Social Hierarchy In Victorian England

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In the history of the United Kingdom, the Victorian era was the period of Queen Victoria 's reign, from 20 June 1837 until her death on 22 January 1901. Defined according to emotional response and political concerns, the period is sometimes considered to begin with the passage of the Reform Act 1832. The period is characterized as one of relative peace among the great powers, increased economic activity, "refined sensibilities" and national self-confidence for Great Britain. The Victorian era witnessed resistance to the rationalism that defined the Georgian period and an increasing turn towards romanticism and mysticism regarding religion, social values, and arts. In international relations, the supremacy of the Royal Navy helped maintain a…show more content…
Birth rights to land or titles and passing on those titles to heirs was a very important way for wealthier families to keep their fortunes amongst themselves. Nobility took immense pride in their titles as something that earned them respect. Having people give that recognition was something that needed and gave validity to their status. No member of the family had ever had to work for their titles, many were born into them. They never did anything for themselves as well. Maids and butlers kept the house and did basic grooming for the female family members. The house maids and butlers were considered the lower class. These were people who would migrate to the towns after the industrial revolution. Simpler farmers were now cooks, drivers and housekeepers. There was even a hierarchy amongst the lower class as well. Some of the butlers and maids were given greater titles to look over the daily affairs of the house but were not considered the middle class. The middle class was made up of the doctors and lawyers or other professionals who sought out new opportunities and advances. These are the groups of people who brought forth the newer ideas and advanced technologies and embraced them more easily than the upper, older nobility. They were not accustomed to being waited on and being taken care of like the upper class. Although the middle class were considered the working class…show more content…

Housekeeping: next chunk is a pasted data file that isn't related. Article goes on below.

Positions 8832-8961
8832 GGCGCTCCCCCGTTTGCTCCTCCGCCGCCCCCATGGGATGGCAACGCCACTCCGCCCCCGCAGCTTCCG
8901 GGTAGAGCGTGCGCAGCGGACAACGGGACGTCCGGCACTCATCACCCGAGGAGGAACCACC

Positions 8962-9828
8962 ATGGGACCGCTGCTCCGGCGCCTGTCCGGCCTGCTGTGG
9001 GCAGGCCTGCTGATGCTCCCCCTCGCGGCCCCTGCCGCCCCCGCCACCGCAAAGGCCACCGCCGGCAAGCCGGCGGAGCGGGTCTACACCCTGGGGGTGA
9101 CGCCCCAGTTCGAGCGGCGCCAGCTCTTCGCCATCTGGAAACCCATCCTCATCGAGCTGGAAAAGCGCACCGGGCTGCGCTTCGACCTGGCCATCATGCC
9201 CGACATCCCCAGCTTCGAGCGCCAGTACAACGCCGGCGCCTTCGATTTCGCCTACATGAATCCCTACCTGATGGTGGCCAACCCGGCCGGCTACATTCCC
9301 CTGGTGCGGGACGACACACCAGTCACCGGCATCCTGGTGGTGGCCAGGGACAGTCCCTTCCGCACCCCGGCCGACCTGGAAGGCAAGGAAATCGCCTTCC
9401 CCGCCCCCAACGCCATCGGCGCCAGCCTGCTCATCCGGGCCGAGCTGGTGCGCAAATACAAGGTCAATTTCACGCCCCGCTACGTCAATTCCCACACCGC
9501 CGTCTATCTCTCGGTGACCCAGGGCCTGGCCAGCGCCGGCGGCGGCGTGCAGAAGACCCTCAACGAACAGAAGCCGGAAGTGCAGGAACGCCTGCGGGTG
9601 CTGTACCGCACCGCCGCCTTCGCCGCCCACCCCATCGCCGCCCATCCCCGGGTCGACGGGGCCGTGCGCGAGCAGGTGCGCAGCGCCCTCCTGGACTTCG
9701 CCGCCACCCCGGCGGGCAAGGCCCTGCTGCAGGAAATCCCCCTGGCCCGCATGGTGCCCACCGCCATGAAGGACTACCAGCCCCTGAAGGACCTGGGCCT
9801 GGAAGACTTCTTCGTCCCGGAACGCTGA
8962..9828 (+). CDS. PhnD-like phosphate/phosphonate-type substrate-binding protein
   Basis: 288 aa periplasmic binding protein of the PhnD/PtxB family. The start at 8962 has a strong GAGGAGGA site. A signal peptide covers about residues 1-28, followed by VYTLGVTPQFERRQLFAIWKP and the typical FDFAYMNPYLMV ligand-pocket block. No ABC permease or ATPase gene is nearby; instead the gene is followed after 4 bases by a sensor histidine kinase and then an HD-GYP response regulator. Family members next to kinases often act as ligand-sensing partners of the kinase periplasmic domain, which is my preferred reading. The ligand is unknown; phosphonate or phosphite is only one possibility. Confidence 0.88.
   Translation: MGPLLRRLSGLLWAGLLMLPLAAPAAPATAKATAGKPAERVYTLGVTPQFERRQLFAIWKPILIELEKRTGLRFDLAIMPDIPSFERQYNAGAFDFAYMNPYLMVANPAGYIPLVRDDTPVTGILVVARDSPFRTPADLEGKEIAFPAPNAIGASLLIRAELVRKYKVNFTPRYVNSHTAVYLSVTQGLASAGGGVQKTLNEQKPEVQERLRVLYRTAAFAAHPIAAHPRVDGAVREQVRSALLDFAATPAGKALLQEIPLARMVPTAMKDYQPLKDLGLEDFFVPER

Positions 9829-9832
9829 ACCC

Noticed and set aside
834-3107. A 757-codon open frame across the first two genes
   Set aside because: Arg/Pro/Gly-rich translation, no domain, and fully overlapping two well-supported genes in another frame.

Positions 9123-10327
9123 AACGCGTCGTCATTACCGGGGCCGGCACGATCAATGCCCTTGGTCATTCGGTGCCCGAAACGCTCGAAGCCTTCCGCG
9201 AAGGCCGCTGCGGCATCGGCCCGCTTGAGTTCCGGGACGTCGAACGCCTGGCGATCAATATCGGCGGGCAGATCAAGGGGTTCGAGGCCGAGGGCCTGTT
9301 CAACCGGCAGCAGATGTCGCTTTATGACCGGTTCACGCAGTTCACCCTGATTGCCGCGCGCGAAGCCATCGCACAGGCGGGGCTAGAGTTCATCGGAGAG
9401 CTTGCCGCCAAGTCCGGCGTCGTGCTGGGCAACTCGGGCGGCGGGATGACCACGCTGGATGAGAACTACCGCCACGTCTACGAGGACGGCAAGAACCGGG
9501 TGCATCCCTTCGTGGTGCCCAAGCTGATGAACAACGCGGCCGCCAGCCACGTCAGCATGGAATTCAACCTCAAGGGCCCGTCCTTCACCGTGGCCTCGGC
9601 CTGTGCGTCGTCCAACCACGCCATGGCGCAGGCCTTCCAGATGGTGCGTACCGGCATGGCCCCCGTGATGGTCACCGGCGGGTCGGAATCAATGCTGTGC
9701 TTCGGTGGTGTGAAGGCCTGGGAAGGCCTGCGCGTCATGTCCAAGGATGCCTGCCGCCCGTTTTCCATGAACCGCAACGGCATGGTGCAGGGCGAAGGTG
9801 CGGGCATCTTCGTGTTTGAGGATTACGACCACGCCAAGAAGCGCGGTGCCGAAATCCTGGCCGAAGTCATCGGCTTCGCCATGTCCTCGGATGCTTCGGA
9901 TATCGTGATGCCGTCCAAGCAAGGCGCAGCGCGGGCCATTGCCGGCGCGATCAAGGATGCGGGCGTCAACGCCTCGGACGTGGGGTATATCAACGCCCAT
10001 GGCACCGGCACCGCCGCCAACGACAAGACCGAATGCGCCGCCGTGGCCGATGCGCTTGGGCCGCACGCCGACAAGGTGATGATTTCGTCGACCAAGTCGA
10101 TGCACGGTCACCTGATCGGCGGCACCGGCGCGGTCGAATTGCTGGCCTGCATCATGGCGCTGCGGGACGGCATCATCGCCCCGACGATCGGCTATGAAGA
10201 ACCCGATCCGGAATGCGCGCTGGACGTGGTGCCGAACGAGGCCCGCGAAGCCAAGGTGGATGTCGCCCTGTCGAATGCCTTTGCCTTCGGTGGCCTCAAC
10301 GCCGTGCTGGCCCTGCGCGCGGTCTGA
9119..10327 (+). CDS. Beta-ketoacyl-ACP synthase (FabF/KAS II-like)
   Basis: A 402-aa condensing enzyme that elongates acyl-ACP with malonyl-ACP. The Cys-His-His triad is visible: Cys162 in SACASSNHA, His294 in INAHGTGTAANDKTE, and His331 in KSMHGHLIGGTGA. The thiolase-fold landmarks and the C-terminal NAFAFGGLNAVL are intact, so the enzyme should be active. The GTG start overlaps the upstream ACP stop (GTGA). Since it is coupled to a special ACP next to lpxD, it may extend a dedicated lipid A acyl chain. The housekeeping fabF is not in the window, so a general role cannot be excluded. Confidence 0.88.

Change was looked at as a sign of trouble and chaos and not very noble. Roles were set and were expected to be followed, no one was to question how things were done. Behaviors and thoughts were to be modest and well-mannered, never boastful or extravagant. As times were shifting and innovative ideas coming to light, resistance was becoming more apparent for the older generations. Modern ideas and forward movements sent nervous ripples throughout communities and met with extreme fear. Fear of the unknown and fear of another war being waged were real concerns for people. The younger generations were more accepting of changing ways and innovative ideas. The idea of having a changing world brought joy and excitement to them and were able to open newer outlets and interests. These movements gave a new found hope to the people who were never able to experience anything other than a life of servitude. Educational pursuits were now becoming available for people who never could have envisioned themselves attending school. Relationships moved past arranged marriages in favor of actual physical attraction, being able to marry because you were in love rather than marrying to keep wealth and status within a certain family. As with any changing of times resistance is to be expected, once more and more people were
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